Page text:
John B. Anderson today accused President Carter's reelection committee of stooping to a "new low level" of "dirty tricks" for broadcasting ads on black radio stations alleging that the Illinois congressman voted against civil rights legislation.
The independent presidential candidate told a news conference here that the ads, narrated by former baseball great Henry Aaron and aired by radio stations in Chicago and Detroit, incorrectly said he voted against the 1964 Civil Rights Act and the 1965 Voting Rights Act.
"This is a deliberate misrepresentation, a gross distortion of my voting record and position," Anderson angrily declared. "It is in short an undisguised lie and a reprehensible attempt on the part of the president and his campaign to scare black voters."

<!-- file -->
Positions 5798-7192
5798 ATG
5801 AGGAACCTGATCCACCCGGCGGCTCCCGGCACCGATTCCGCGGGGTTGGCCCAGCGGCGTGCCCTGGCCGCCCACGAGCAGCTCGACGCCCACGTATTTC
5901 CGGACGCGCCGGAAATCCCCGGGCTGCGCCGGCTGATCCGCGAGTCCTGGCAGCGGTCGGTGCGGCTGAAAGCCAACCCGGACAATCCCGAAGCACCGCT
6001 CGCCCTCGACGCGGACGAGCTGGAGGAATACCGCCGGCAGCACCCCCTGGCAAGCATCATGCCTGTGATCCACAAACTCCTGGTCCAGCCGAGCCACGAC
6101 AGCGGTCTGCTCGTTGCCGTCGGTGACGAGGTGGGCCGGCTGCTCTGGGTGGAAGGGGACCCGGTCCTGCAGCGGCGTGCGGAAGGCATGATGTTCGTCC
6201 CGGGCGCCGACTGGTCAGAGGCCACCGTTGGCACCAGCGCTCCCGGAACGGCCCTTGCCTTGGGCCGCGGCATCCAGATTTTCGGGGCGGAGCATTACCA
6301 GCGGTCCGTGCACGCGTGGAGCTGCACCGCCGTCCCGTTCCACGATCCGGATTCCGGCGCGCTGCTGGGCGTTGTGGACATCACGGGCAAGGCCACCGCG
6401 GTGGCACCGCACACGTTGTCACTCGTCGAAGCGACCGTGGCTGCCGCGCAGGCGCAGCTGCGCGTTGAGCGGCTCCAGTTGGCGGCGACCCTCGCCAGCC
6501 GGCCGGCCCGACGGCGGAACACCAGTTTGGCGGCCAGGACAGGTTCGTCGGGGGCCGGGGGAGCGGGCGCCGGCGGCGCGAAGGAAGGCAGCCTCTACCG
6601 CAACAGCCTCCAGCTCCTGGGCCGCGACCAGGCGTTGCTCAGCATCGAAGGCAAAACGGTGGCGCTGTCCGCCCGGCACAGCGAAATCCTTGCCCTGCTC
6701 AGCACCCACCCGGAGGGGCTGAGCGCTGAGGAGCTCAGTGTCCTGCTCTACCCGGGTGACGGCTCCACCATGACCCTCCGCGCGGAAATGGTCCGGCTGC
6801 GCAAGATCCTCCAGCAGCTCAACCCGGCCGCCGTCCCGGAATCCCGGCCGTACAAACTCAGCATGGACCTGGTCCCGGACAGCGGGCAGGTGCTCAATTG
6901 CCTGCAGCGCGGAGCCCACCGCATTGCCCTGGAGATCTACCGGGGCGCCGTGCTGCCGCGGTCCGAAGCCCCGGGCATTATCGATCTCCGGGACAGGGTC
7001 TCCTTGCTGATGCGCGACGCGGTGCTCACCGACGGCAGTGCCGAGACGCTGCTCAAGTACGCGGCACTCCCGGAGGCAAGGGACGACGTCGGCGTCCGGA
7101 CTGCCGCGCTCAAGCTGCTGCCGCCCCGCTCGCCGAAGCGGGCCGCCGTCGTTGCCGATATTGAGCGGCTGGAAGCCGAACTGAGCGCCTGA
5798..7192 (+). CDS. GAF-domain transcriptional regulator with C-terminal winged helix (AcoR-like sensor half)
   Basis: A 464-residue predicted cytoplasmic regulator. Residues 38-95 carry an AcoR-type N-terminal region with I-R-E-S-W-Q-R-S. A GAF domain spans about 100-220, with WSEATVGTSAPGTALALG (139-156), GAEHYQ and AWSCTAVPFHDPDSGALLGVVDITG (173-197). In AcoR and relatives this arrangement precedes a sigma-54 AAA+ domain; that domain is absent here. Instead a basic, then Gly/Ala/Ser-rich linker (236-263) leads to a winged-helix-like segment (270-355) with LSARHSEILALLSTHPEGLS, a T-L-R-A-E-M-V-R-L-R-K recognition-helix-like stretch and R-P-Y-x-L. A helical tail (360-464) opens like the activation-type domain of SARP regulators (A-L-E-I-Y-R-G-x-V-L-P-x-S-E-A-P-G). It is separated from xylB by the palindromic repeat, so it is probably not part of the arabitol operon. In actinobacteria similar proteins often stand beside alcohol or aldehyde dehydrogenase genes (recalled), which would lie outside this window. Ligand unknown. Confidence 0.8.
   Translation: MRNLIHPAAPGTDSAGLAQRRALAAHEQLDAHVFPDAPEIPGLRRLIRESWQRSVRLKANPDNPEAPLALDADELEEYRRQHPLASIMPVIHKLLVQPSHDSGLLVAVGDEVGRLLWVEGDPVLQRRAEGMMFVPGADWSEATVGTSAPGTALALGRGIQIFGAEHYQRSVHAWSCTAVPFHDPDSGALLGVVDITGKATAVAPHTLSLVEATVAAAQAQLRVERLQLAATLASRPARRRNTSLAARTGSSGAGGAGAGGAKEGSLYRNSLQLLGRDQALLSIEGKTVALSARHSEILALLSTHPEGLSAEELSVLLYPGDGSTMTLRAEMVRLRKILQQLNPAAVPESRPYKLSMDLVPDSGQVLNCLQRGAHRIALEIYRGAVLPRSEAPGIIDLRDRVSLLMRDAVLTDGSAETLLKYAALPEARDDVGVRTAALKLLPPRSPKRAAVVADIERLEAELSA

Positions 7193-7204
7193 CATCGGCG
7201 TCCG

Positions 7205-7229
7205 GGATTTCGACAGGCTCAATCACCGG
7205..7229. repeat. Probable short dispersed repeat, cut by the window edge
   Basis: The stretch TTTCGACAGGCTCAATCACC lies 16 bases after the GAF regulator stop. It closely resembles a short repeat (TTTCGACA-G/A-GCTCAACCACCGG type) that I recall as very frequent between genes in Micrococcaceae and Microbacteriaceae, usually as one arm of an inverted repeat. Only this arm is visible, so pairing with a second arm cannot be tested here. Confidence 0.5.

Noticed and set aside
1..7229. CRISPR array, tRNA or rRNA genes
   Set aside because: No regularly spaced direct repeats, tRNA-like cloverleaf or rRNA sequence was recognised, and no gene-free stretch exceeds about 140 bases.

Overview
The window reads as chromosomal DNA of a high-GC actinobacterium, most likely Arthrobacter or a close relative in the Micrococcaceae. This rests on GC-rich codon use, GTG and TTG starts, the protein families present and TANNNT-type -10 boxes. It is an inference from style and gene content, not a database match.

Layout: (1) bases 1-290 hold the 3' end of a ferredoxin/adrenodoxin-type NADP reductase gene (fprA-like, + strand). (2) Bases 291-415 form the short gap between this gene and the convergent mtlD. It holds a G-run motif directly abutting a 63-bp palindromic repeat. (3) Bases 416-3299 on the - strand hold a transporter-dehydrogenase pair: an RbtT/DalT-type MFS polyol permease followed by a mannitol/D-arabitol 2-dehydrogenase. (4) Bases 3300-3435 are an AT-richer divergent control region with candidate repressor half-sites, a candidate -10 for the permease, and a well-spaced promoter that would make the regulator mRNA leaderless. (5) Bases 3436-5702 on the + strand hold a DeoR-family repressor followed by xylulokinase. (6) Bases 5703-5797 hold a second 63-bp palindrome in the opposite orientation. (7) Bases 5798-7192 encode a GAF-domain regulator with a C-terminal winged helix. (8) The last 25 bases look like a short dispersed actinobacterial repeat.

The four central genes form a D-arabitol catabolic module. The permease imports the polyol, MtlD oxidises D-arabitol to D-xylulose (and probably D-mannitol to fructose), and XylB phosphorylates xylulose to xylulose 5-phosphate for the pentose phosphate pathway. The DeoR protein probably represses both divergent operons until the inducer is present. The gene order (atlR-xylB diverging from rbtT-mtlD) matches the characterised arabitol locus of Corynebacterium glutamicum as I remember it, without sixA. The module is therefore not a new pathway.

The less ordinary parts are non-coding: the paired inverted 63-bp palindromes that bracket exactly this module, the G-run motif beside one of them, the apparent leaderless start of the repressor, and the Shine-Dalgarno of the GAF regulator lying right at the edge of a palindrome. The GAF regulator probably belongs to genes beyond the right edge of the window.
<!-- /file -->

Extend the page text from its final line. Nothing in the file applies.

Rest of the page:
Anderson, making his final campaign stop in New England before Election Day, called on Carter to "stop running ads that are false and scurrilous and let people decide the election on the basis of the issues."
He also charged that as a state senator, Carter voted in favor of a measure that would have exempted Georgia from provisions of the 1964 Civil Rights Act.
Anderson's attack was the latest in a series of accusations of dirty campaign tactics against the Carter reelection committee dating back to the early summer.